UBC Theses and Dissertations

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UBC Theses and Dissertations

Extractions : a winery in the Cowichan Valley Ockwell, Susan J. 1996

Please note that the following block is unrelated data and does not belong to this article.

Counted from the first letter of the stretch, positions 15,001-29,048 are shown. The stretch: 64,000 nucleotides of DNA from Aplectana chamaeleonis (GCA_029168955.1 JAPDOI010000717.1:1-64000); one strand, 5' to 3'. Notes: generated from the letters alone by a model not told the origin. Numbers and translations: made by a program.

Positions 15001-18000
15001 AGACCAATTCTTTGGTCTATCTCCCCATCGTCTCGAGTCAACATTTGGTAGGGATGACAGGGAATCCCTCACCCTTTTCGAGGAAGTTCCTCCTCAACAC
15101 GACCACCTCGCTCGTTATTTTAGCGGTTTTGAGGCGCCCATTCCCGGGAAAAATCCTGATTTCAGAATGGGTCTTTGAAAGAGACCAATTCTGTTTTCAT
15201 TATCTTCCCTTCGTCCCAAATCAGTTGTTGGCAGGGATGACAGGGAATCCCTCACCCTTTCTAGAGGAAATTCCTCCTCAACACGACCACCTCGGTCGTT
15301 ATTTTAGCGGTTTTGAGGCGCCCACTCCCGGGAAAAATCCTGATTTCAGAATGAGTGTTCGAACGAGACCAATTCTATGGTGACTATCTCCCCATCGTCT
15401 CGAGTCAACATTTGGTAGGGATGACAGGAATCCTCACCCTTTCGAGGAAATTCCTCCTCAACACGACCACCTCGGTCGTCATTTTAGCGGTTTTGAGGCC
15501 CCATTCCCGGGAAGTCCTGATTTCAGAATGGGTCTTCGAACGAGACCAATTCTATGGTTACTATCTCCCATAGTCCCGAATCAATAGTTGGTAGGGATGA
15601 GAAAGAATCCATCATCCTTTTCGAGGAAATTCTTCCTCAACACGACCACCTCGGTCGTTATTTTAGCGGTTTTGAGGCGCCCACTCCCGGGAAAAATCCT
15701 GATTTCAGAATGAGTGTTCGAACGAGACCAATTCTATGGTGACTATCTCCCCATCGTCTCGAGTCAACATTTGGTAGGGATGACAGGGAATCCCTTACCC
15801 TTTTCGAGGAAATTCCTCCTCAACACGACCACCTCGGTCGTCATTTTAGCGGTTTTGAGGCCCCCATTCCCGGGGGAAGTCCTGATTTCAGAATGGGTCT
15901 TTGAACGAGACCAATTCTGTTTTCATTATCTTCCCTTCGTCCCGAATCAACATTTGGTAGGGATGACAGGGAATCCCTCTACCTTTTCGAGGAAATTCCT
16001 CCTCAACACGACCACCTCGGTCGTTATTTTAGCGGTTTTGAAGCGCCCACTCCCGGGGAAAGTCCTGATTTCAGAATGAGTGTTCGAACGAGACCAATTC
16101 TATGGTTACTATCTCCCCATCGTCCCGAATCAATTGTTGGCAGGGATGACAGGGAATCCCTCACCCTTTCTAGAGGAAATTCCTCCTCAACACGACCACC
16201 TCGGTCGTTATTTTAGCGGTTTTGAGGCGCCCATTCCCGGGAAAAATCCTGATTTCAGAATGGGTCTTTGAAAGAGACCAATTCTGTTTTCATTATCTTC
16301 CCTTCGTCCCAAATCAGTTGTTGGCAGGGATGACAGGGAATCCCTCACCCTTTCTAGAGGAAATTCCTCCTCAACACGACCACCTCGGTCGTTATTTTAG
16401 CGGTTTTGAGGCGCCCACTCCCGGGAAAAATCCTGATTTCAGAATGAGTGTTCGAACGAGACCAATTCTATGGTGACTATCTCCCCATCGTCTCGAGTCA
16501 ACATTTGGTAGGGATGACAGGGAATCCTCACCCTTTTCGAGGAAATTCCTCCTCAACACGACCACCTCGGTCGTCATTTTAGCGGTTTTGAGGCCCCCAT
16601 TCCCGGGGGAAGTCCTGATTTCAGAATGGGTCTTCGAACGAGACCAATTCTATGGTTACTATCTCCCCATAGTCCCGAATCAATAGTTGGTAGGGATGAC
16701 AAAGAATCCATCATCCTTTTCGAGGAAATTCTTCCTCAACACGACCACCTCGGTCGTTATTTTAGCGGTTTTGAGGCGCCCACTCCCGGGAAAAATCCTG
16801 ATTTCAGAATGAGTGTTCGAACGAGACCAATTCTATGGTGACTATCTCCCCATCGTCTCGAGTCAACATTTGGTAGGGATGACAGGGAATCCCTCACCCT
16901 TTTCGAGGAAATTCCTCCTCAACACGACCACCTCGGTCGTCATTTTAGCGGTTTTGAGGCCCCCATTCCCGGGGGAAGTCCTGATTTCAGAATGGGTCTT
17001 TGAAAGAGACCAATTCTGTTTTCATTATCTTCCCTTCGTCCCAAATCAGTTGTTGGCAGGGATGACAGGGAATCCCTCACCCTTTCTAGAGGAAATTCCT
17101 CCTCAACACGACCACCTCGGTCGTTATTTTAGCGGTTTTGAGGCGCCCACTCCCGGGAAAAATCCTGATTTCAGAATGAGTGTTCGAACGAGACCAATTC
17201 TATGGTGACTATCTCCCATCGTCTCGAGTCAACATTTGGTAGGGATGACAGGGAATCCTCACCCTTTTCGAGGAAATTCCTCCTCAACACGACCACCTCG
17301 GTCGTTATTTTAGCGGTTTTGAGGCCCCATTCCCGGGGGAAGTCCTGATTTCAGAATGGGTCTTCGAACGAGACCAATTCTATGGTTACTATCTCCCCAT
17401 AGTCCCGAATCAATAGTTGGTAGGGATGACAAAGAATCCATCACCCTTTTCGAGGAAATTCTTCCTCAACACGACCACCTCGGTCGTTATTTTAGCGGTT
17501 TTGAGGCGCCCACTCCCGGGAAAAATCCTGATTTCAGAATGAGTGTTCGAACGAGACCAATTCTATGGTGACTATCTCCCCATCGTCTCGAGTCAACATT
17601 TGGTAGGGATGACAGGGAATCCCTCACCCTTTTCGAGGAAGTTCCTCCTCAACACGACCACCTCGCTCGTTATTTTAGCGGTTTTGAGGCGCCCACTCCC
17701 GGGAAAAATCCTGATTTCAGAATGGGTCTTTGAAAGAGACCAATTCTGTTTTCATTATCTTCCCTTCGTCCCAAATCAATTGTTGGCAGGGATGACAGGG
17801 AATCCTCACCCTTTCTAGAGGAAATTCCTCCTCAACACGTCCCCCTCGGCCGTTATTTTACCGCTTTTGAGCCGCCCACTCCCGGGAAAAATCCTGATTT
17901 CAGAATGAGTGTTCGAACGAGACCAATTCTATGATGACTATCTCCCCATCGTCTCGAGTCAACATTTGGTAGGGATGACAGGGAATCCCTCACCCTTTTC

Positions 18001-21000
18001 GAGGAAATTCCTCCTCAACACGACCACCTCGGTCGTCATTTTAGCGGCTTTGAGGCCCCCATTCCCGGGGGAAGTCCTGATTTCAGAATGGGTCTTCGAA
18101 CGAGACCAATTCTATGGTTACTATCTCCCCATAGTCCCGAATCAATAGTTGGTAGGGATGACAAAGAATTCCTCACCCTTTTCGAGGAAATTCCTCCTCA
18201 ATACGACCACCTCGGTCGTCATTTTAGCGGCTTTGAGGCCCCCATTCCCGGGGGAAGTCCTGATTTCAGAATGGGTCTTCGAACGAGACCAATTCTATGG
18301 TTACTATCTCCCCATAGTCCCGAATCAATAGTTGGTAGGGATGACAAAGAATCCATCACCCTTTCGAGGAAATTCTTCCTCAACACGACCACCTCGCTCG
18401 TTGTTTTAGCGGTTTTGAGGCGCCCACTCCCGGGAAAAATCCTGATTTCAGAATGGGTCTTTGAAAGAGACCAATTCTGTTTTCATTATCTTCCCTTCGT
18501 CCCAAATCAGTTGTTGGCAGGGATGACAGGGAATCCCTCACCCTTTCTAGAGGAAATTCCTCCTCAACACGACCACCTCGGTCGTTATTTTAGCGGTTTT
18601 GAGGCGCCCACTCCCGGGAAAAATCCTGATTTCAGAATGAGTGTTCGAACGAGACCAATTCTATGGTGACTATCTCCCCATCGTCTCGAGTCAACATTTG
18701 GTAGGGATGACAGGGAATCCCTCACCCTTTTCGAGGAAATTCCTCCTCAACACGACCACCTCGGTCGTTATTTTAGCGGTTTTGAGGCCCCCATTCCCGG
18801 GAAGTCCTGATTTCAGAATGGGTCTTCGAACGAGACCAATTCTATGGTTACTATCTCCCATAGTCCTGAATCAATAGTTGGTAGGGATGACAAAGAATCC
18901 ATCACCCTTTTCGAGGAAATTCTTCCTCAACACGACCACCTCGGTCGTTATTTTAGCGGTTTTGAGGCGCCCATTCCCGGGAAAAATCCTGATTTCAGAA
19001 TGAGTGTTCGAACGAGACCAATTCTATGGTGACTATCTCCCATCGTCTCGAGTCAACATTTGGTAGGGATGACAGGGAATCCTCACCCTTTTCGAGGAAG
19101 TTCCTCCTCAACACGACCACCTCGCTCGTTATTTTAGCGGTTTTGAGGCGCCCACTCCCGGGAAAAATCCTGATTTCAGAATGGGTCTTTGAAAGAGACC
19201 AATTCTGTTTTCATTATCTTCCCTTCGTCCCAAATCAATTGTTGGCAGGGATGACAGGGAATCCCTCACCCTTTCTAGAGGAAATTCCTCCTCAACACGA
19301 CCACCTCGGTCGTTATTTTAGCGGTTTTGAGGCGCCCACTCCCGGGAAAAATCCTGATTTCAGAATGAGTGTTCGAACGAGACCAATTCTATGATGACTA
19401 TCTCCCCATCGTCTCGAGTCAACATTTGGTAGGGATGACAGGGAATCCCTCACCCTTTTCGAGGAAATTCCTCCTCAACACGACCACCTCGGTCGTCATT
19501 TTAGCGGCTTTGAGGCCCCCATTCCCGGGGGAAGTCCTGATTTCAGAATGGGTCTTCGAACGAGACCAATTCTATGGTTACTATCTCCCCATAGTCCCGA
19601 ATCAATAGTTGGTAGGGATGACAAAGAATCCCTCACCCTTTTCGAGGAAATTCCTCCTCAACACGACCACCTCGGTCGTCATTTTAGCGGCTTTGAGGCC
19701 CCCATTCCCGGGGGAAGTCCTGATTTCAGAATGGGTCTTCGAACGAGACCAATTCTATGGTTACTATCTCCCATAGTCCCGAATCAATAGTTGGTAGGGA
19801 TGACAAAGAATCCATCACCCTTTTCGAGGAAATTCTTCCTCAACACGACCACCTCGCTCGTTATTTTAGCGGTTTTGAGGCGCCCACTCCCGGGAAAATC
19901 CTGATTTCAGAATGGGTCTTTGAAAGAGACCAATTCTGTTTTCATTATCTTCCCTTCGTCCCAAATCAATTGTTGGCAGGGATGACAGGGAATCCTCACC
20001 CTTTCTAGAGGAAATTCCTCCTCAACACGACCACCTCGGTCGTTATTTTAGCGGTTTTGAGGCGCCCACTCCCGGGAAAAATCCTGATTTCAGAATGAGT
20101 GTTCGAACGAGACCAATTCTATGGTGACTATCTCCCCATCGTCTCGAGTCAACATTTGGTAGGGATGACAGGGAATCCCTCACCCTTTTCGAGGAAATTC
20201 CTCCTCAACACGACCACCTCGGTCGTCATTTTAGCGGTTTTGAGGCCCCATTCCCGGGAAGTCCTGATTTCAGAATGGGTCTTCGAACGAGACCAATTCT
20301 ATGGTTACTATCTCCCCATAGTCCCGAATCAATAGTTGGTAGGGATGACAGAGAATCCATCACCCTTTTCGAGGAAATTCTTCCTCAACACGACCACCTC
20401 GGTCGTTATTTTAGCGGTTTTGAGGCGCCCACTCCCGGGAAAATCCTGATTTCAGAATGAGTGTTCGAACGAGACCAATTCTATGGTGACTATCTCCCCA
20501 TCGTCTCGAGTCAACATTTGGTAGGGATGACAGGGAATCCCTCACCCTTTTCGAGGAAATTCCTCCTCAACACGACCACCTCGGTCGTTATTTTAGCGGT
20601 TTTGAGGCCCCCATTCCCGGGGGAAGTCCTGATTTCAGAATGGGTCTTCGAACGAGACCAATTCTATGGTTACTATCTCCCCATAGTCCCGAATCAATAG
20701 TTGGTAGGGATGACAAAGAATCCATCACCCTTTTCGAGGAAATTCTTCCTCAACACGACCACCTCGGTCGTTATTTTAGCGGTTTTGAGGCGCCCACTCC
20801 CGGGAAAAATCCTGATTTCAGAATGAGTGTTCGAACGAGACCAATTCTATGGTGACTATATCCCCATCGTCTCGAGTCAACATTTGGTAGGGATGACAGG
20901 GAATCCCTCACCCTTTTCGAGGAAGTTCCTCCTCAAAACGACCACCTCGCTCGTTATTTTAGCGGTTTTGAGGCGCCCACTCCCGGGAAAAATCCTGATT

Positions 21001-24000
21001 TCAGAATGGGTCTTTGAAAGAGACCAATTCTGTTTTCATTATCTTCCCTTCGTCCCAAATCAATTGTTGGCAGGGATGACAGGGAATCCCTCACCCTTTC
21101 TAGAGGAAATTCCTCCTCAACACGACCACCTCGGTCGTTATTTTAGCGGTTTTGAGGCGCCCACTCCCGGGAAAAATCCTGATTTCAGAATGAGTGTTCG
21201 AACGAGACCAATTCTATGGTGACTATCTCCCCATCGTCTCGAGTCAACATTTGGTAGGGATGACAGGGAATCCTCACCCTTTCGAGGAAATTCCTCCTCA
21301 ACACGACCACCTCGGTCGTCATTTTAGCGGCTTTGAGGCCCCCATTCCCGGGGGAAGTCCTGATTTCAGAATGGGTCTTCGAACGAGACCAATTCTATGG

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EXTRACTIONS A WINERY IN THE C O W I C H A N VALLEY by SUSAN J . O C K W E L L B.A., The University of V i c t o r i a 1990 A THESIS SUBMITTED IN PARTIAL FULFILLMENT OF THE REQUIREMENTS FOR THE DEGREE O F MASTER OF ARCHITECTURE in THE FACULTY OF G R A D U A T E STUDIES S c h o o l of A r c h i t e c t u r e W e a c c e p t this thesis as c o n f o r m i n g to the required s t a n d a r d  THE UNIVERSITY OF BRITISH C O L U M B I A April 1996 © Susan O c k w e l l , 1996  In  presenting  degree at freely  this  the  thesis  in  partial  University of  British  available for  copying  of  department publication  this or of  reference  thesis by  this  for  his thesis  fulfilment  scholarly  for  her  of  ^p^f/  purposes  may It  financial gain shall not  -rS^TLep^  The University of British Columbia Vancouver, Canada  requirements  I further agree that  representatives.  permission.  -Bepartmernt  the  Columbia, I agree that the  and study.  or  of  for  an  Library shall make  permission for  be  granted  is  understood be allowed  advanced  by  the that  without  it  extensive  head of  my  copying  or  my  written  DESIGN PROJECT ABSTRACT Ideas of how architecture may attempt to mediate between the natural a n d cultural landscapes a n d thus e n c o d e a paradigm of specific cultural values as well as surrounding topography, the region a n d the climate were explored in this project. Architecture that acts as catalyst for the process of one's interpretation of these two orders (natural a n d cultural landscape) embodies a diverse series of actual experiences thus requiring a certain range of sensibilities from its inhabitants; a n d as such it was intended that this project would be understood over time a n d after a number of uses. While such a task was not meant to be carried out in a n overt way within the architecture a n d was not meant to evoke a precise response on the part of the inhabitant, the intentions were to begin to reveal a n understanding of the local - the uniqueness of all conditions converging in one place. Conclusions drawn in part one of the graduation project regarding the nature of the natural a n d artificial (cultural landscape) a n d the subjective lens through which they are registered were considered throughout the project. The winery (and the C a w i c h a n Valley Site) was used (in part one) to exemplify our present d a y tendencies of commodification a n d reduction of natural a n d cultural/social landscapes as well as our Western culture's taxonomic urge to systematically segregate a n d classify. In many ways the winery's immediate connection to land has b e e n lost to a rather iconographic interpretation of what was previously a n unadulterated landscape - born out of direct contact with a n environment that stems from working the land. The winery, as a n operation which inherently confronts the dialectics of the artificial a n d the natural, b e c a m e the vehicle through which to explore the cyclical process of extraction a n d insemination. The seed of the non-indigenous vine is inserted into the earth resulting in the grape; the conception of a building is symbiotically merged with its context to construct a n architecture. In this way, the design of the winery was intended to embody the i d e a of immediacy ( a n d haptic perception) resulting in a true connection to a n d understanding of a locale. The first order b e c a m e that of the b a n d of cellars, thrust into the landscape for protection resulting in the re-channeling a n d filtering of the movement of water, grapes, a n d people. The structural rhythm a n d compartmentalization of the cellars a c t as a_(farjiiliar) datum or field of reference through which the rest of the building a n d the landscape beyond is registered. The second order is the constructed or interior landscape which established the various sites of activity a n d the promenade for their experience a n d the third order is the overlay of circulations of the grapes, visitors, workers, a n d water. The programme was established in consideration of a number of factors. There are certain regional (topographical a n d climactic) aspects of the C o w i c h a n Valley which make it conducive to a small scale operation. This facility operates on a 'you-ferment' level as well as supplies enough cases for sale to visitors a n d a few of the restaurants in the area. It is intended that it be a 'hobby-type' winery where amateur wine makers c a n learn the process a n d be involved in some or all of the stages of the wine-making. Its location makes the holding of lectures; workshops of varying duration; involvement for members in all seasonal aspects; a n d tours of the winery a practical proposition.  ii  TABLE OF CONTENTS  Title Page Abstract Table of Contents Acknowledgement Roof Plan Site Plan Ground Level Plan Second Floor Plan Third Floor Plan Axonometric - Systems Diagram Section One: Residence a n d Entry Section Two: Racking System a n d Bottling area Section Three: Racking System a n d Fermenting Area Section Four: Underground Cellar a n d Walkway Section Five: Underground Cellar a n d Research Library Section Six: Outdoor Discussion Area West Elevation East Elevation Perspective View of Entry Perspective View of Racking System Photograghs: View of Exterior View of Racking System West Elevation  ill  ACKNOWLEDGMENT I extend sincere gratitude a n d appreciation to my committee members: Dr. Sherry Mckay (DS Mentor a n d co-chair) for her insightful a n d cohesive direction (and her appreciation for wine culture); Jennifer Marshal (co-chair) for her valuble, positive critisism; a n d Jason Halter for his enthusiasm for architecture a n d his encouragement. I would also like to acknowledge a n d thank Alex Percy for his support, inspiration a n d help. Many thanks for assistence also g o to Scott Posno, Mike Jacobson, Menke Lowe, a n d to the 11th hour emergency model crew: Bill Uhrich, Michele Hayden, Brian Wakelin a n d whoever else may have been involved in that m a d rugby scrum.  iv  I I  1  2  5  VIEW O F R A C K I N G SYSTEM  VIEW O F ENTRY  EXTRACTIONS - A WINERY IN THE COWICHAN VALLEY SUSAN OCKWUl  U.6.C. SCHOOL OF ARCHITECTURE  8  Photograghs: